USS Constitution is a wooden-hulled, three-masted heavy frigate of the United States Navy, named by President George Washington after the Constitution of the United States of America.She is the world's oldest commissioned naval vessel still afloat.She put to sea on the evening of 22 July 1798 with orders to patrol the Eastern seaboard between New Hampshire and New York.

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He placed a prize crew aboard Niger and brought her into Norfolk, Virginia.

Constitution sailed south again a week later to escort a merchant convoy, but her bowsprit was severely damaged in a gale and she returned to Boston for repairs.

Constitutions stated mission today is to promote understanding of the Navy's role in war and peace through educational outreach, historical demonstration, and active participation in public events as part of the Naval History & Heritage Command. In 1793 alone, eleven American ships were captured and their crews and stores held for ransom.

To combat this problem, proposals were made for warships to protect American shipping, resulting in the Naval Act of 1794.

She continued to serve as flagship in the Mediterranean and African squadrons, and she circled the world in the 1840s.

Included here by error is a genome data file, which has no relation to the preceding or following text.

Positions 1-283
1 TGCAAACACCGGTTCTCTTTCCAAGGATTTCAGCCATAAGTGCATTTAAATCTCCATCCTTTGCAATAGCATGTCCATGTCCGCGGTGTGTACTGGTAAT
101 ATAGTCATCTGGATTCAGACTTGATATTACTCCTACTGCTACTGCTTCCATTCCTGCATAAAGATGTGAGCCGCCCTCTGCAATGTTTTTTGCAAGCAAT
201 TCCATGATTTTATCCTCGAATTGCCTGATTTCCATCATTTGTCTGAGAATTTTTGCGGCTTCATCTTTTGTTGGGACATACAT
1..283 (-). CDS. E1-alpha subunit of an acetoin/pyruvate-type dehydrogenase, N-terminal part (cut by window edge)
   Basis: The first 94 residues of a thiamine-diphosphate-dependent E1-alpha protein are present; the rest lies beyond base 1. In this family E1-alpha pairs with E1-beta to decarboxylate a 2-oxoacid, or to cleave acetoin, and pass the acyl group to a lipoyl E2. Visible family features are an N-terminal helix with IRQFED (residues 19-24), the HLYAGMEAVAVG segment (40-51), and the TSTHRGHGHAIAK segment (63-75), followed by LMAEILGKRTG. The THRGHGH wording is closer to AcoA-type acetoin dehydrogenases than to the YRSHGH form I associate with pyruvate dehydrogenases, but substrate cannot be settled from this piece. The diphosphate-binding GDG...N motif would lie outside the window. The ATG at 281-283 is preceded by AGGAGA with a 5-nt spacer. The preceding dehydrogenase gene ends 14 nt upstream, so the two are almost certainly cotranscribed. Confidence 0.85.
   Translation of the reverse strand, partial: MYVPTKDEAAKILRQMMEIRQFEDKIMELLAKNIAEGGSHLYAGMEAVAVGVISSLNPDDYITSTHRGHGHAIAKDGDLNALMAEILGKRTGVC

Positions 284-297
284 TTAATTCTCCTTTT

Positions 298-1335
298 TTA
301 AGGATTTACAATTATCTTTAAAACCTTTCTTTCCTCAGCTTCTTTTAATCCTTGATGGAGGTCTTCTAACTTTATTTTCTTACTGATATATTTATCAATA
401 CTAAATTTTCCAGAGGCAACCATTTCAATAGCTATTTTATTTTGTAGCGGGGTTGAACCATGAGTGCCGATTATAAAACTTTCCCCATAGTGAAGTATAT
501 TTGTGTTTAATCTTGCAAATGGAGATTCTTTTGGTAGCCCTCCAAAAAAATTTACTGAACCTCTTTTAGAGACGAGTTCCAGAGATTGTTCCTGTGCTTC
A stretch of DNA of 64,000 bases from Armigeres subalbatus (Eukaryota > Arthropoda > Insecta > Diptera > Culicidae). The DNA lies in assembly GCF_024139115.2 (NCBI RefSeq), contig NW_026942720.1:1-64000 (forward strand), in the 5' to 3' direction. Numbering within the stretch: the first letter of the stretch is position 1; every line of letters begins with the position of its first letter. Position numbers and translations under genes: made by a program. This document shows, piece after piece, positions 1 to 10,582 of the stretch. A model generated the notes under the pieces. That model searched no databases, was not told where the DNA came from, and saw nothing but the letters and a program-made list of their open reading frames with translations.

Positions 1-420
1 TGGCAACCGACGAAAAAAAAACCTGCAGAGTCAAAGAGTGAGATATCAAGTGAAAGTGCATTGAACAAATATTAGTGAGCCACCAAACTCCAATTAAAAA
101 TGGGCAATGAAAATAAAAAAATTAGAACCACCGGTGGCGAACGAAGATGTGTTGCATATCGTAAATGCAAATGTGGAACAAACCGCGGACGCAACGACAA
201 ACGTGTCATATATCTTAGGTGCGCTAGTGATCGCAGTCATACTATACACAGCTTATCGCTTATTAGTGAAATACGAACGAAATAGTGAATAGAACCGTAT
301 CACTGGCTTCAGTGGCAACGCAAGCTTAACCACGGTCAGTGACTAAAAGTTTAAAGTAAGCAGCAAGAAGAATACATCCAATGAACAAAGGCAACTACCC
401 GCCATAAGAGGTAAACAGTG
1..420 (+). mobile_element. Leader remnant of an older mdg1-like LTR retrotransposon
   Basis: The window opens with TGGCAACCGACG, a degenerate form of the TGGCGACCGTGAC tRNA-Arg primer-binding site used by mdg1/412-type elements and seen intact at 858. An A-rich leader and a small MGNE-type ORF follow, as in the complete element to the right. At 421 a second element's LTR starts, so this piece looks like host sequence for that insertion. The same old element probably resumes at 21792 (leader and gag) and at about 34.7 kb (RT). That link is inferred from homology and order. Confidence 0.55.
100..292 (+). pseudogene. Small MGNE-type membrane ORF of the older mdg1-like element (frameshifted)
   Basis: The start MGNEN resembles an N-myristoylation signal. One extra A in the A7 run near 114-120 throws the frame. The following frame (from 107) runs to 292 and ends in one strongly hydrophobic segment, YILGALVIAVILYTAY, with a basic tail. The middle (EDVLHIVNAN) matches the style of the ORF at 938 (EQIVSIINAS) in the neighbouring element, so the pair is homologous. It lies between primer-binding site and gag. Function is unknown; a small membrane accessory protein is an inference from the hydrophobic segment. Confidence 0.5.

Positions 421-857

During the American Civil War, she served as a training ship for the United States Naval Academy.

Constitution was launched in 1797, one of six original frigates authorized for construction by the Naval Act of 1794 and the third constructed.

Joshua Humphreys designed the frigates to be the young Navy's capital ships, and so Constitution and her sisters were larger and more heavily armed and built than standard frigates of the period. Navy were to provide protection for American merchant shipping during the Quasi-War with France and to defeat the Barbary pirates in the First Barbary War.

They intercepted Niger off the coast of Charleston, South Carolina on 8 September, a 24-gun ship sailing with a French crew en route from Jamaica to Philadelphia, claiming to have been under the orders of Great Britain.

Nicholson had the crewmen imprisoned, perhaps not understanding his orders correctly.

An attempt two days later resulted in only an additional 31 feet (9.4 m) of travel before the ship again stopped.